Keep it in a zip-seal bag in the refrigerator as it melts quickly!



Rack ‘Em Up!

Rack ‘Em Up!

The SUPs and kayaks need racks in the toyhauler-in-progress and the designer has been designing away.  In the garage lurked some PVC pipe from a previous project. Now it has a new cool purpose in life!

I heard a saw running and went out to investigate….


Soon the first unit came in to be admired…


Then it went into the trailer for sizing and more measuring….


As you can see the kayaks will go on the bottom two spaces and the paddleboards on the top two. So after more measuring and cutting of the PVC…



…two more units were born and a plywood shelf cut for the top of the racks for extra storage of chairs, lifejackets or paddles.

Once the whole unit was constructed, the caps on the top and bottom of the legs were screwed into the floor and the shelf on top.


The kayaks and the SUPs were loaded in and it all fits nicely.




By the way, the kayaks came from IrishWaterDogs, a wonderful organization dedicated to healing injured military veterans through kayaking and the outdoors by getting them out on the water. The sale of the kayaks is a fundraiser for them.

There’s plenty of room for Andy’s long 11’6” board, my 10’ and both kayaks in the nose of the trailer.


Job well done, Andy! Can’t wait to hit the road!





Checkered Floor for the Win!

Checkered Floor for the Win!

This is such a win, I have to show you the finished product first!


It looks fantastic!


We decided to go with the full-sheet vinyl and we were thrilled to find this cool black-and-white checkerboard! At around $40 the price was right and the other pieces looked too much like a bathroom or kitchen floor anyway. This was one of those rare shopping trips when the coolest option also fit the budget the best!

Here’s a reminder of what it looked like after painting:


First we attempted to roll the flooring out in the trailer and cut to fit inside, but that was a no-go.


So it came out into the garage for measuring and cutting. It was easy to handle.


Then we laid it back out inside the trailer…


… and Andy adjusted the fit….


…and did the trimming.


A little more detailed trimming needed to be done around the side door.


The we pulled one half over the other side and put down some adhesive on the floor. We then rolled that half back over and pressed and flattened the vinyl back down and then repeated on the other side. We just did it by hand, with towels to slide over the vinyl and work it down flat.

And there it is… a winner!


Looking more like a toyhauler now!

Next step is the racks. The designer assures me the design process is under way! Sign up for our email updates at the top of the page under our picture to keep up with our progress!

Utility Trailer to Toy Hauler-The Transformation: Part 1

Utility Trailer to Toy Hauler-The Transformation: Part 1

It’s here!

After our 3-week wait, the soon-to-be paddleboard trailer came home and it’s time to get it ready; the Keys are only a few weeks away!

We used the 3-week wait to plan how to finish out the inside to best haul the SUPs and the kayaks. We decided that since it would be home to wet, drippy things, the first step should be to paint the unfinished wood interior to give some protection from the moisture. In the garage resided an almost full gallon of white semi-gloss paint, so white it would be!

To protect the floor from dampness, and our feet from splinters, the next step will be a layer of some kind of vinyl flooring, probably a full sheet style, rather than stick-on squares. The back door of the trailer folds down like a ramp, so a coat of non-skid paint will go there as we’ll often be barefoot when loading and unloading the trailer.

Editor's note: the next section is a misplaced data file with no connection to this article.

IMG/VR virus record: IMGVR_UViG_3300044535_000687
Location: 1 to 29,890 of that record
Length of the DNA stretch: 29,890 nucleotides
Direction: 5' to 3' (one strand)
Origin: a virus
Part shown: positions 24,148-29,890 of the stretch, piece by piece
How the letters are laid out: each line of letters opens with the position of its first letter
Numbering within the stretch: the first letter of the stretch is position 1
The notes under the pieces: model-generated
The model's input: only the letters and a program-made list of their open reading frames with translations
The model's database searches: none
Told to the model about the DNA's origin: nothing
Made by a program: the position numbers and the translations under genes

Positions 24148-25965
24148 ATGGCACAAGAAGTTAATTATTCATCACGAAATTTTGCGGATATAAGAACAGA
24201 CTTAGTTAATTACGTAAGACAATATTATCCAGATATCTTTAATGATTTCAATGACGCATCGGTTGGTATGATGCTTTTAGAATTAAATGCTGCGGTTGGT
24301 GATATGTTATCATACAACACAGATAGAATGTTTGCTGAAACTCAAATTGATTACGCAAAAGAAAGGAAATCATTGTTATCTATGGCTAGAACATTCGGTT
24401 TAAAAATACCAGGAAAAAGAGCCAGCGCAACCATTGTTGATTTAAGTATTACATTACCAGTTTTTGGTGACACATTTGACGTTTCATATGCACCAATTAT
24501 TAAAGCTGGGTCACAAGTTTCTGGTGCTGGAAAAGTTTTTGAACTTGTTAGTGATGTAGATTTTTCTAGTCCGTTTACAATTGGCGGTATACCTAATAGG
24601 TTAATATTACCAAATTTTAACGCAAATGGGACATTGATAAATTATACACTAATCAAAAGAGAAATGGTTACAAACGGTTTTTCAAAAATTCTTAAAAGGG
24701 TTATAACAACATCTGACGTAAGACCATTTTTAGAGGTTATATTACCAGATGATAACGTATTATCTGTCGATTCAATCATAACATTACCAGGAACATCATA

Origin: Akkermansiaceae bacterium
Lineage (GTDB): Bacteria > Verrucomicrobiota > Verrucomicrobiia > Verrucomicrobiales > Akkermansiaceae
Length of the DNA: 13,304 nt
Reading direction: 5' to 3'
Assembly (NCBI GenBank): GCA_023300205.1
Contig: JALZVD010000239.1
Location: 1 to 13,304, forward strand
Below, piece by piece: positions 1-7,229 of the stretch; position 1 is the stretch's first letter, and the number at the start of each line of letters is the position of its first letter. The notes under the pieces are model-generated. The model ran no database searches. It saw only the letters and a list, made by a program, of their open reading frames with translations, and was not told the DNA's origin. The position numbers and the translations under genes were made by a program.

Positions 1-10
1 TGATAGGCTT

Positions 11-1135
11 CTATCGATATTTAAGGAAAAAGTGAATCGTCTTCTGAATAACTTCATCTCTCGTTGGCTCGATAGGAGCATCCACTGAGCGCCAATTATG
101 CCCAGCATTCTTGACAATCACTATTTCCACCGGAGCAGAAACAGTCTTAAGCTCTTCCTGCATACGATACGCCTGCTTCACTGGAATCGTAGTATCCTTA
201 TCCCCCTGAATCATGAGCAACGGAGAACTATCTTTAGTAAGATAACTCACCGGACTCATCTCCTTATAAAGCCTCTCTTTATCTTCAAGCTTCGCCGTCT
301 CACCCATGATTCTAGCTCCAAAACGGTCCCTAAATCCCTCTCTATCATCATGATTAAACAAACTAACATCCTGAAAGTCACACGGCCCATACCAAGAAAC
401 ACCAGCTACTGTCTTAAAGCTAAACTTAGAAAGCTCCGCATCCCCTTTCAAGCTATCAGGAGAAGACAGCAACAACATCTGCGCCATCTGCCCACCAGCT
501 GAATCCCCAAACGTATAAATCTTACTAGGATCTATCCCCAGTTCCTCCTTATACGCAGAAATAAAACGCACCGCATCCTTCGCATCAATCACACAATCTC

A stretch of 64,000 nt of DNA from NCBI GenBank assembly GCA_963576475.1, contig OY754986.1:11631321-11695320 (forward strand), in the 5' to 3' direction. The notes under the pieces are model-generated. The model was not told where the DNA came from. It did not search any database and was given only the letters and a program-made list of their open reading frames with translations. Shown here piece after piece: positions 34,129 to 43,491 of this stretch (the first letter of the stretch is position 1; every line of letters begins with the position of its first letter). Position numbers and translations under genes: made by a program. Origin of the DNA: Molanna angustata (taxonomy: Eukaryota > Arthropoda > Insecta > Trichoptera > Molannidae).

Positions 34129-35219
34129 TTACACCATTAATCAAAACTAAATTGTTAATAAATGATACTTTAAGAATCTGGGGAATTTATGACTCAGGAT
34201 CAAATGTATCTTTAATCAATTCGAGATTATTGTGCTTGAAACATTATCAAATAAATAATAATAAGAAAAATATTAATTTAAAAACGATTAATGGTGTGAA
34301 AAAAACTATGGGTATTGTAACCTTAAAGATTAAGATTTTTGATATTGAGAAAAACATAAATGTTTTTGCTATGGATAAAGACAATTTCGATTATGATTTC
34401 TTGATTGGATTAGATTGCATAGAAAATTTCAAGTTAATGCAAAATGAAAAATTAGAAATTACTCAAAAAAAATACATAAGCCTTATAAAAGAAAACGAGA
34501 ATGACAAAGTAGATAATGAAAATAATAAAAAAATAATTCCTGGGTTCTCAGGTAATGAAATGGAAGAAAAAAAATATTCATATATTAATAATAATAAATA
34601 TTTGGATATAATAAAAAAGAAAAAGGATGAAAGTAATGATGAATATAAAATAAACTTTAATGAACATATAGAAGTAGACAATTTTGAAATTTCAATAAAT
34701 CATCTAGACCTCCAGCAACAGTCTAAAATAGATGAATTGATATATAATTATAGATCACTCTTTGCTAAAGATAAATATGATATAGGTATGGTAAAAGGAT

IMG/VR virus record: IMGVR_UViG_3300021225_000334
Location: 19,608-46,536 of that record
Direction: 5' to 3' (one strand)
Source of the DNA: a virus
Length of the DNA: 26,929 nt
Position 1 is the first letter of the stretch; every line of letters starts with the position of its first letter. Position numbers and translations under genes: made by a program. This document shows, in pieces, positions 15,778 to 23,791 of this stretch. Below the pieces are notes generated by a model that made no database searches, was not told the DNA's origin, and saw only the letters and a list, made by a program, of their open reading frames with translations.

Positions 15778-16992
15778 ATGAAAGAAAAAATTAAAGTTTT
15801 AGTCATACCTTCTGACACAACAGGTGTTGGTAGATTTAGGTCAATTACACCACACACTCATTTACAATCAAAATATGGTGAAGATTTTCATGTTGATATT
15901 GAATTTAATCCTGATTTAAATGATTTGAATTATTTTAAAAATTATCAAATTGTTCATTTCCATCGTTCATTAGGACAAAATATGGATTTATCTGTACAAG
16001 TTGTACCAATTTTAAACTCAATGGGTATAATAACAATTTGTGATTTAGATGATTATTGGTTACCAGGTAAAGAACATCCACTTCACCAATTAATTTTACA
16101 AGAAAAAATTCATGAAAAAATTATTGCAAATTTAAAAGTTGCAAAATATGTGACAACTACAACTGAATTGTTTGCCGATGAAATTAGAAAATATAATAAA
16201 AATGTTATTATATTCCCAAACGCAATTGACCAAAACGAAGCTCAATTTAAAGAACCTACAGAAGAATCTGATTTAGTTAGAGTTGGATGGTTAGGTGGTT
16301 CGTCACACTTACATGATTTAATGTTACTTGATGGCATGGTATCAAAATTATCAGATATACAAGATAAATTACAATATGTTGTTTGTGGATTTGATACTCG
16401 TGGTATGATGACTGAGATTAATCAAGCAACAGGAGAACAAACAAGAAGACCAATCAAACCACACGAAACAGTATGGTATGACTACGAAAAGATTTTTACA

Andy has been designing the rack system and planning other helpful storage options like pegboard for hanging things, or hooks and bungie cords. I am boggled by the options hardware stores have for getting a job done and making stuff work. Why do men seem to have better tools for their jobs than women? Sorry, off on a tangent!

So the day finally arrived and we got the phone call that we could come pick up the trailer! Here it is:



Trailer with spare tire


Looking in from the back door


Looking back from front door

Even though meticulous measurements had been done, keeping in mind Murphy’s Law, the first order of business was to make sure it would really fit in the garage…..



It fits!

SUCCESS! With the originally calculated 5” to spare!

Andy picked up a nifty tool to move the trailer in and out of the garage and around the driveway as needed without having to hook it up to the RV or the truck. OK, some of you may not be impressed, but I haven’t spent any time around trailers of any sort and I thought this trailer dolly was quite clever.



This makes things easier!

The next morning we popped open the paint can and got ready to paint!


Getting ready to paint


Since the inside of the trailer is only 5’ tall, of course we both had to stoop over when we stood inside, and in the interest of saving wear and tear on (ahem!) our almost 50-year-old backs, I grabbed the lawn chairs and set them up inside. Perfect solution! We could reach the top and bottom of the walls easily…  it’s much more efficient, even though it looks lazy!



It was an easy job with such a small area, and the fact that we weren’t worried about getting paint on the floor since it will be covered up with vinyl. Also both of us are of the mind that “it’s a trailer!” so we weren’t striving for a Better Homes & Gardens-worthy final product. There are places where the paint absolutely would not take where it was caulked in manufacturing to keep water out; neither of us is stressing over those! We did roll on two coats to cover more completely because we had the paint on hand and sealing it was really the goal.

Andy did have to stand up to paint around the area where the serial number is affixed inside… we figured we’d better not paint over that!



Watch out for the serial number!